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Law Rules

How we resolve our disputes

Entries in justice (2)


Mediation - the Justice of our Times

In an article about statute of limitations reform for child sex abuse victims, the author notes that Cardinal Timothy Dolan of the New York Archdiocese offered mediation and compensation as a means of resolving the claims against Catholic priests. The article states “Mediation is the justice of our times in the vast majority of cases,” and praises the resolution to the extent that it provides a “more efficient and private path for those survivors who would not choose the legal system.” I haven’t seen any statistics verifying that mediation is used in the “vast majority” of cases but, in my opinion, it should be. 

As an attorney, I have had cases that settled literally on the courthouse steps, sometimes with a jury in the box waiting to hear the case. In retrospect, I believe many of those cases could have been settled long before the trial date with the help of a mediator. Unfortunately, some parties prefer not to think about settling until they have fully prepared for trial. A good mediator should be able to help the parties prepare their cases, or at least to think about what it will take to prepare their cases for trial, and then focus on possible resolutions long before trial. 

As a mediator, I have seen parties come to a realization of the true value of their cases and the true costs and risks of fully preparing for trial well before the court’s trial date. Even if the parties are not fully satisfied with the settlement, at least they are relieved to be done with the costs and risks of going to trial. Sometimes, they are happy to have gotten something they could not have gotten in court, like confidentiality. 

The New York Archdiocese offered mediation as a means to awarding compensation to victims of clergy sexual abuse while at the same time keeping each complaint and award confidential and out of court. The mediation was offered before any pleadings were filed in court, without having to go through lengthy and costly motions and discovery. In my experience, such pre-filing mediation is rare. If it works to the satisfaction of both victims and the church, perhaps this will set a precedent for other potential litigants. Then, mediation will truly become the justice for our times.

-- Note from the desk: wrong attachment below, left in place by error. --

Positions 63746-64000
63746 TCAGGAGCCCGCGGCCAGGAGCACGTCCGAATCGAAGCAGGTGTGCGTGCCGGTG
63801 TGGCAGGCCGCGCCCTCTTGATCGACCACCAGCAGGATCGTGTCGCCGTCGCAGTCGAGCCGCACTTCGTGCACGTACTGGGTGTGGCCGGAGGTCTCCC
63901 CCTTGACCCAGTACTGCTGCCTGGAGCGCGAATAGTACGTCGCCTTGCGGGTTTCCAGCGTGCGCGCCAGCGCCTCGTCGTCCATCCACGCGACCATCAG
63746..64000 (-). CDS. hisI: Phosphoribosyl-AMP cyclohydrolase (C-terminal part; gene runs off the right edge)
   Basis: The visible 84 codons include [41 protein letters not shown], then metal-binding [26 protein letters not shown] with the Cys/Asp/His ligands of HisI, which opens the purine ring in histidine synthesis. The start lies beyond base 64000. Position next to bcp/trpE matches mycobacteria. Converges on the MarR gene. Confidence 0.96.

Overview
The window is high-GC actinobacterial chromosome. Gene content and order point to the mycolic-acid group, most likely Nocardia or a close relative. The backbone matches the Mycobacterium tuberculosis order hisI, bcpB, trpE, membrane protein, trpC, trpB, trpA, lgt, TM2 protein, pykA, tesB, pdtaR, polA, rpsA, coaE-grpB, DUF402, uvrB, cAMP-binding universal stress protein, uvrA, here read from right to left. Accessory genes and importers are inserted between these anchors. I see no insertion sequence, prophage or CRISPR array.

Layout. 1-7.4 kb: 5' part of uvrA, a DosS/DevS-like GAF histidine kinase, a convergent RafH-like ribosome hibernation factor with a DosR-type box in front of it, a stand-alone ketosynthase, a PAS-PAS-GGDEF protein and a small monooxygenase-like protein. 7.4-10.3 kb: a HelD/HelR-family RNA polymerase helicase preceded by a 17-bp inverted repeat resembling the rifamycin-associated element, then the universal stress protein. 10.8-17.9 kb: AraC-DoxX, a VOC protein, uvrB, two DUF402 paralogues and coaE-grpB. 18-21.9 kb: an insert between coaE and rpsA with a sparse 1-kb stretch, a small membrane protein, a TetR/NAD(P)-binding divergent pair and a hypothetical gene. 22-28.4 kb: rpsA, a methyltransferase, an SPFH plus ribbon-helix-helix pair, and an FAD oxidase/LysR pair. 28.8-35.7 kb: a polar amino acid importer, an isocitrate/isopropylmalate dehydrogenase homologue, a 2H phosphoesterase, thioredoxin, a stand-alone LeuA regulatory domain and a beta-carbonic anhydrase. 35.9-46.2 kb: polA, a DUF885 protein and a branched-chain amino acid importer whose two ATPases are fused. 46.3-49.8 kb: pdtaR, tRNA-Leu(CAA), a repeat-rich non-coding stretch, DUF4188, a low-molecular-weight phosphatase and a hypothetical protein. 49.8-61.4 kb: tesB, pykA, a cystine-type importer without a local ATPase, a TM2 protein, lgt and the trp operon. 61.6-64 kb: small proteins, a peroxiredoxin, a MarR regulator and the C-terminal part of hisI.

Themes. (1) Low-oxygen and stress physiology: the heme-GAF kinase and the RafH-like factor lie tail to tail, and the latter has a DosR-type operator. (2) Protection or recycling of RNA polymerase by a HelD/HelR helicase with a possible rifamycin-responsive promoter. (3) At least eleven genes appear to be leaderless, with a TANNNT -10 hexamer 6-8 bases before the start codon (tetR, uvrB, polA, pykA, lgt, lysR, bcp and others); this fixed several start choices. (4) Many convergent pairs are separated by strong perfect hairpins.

The law isn't justice

The title of this blog, Law Rules, has two meanings. First, the law is composed of rules about what we must and must not do in our daily and business lives as citizens of a civilized society. The rules also define how we resolve disputes about who has complied with the law and who has not. Second, it is often said that no one is above the law, and we are governed by laws, not by men. Of course, people make the laws. So the law, like people, can never be perfect.

Recently, I ran across the following quote by Raymond Chandler, author of private detective novels:

The law isn’t justice. It’s a very imperfect mechanism. If you press exactly the right buttons and are also lucky, justice may show up in the answer. A mechanism is all the law was ever intended to be.

Those of you who have read any of my previous posts have probably figured out that I agree with this thought completely. Litigation and arbitration are win-lose propositions. They are designed to search for the truth and put an end to the dispute. The dispute ultimately ends. Sometimes, truth and justice prevail. Justice requires that people treat each other fairly. The law can be one mechanism that occasionally helps us achieve justice, but it is not the only one. To achieve justice more frequently, our tool box must be much broader.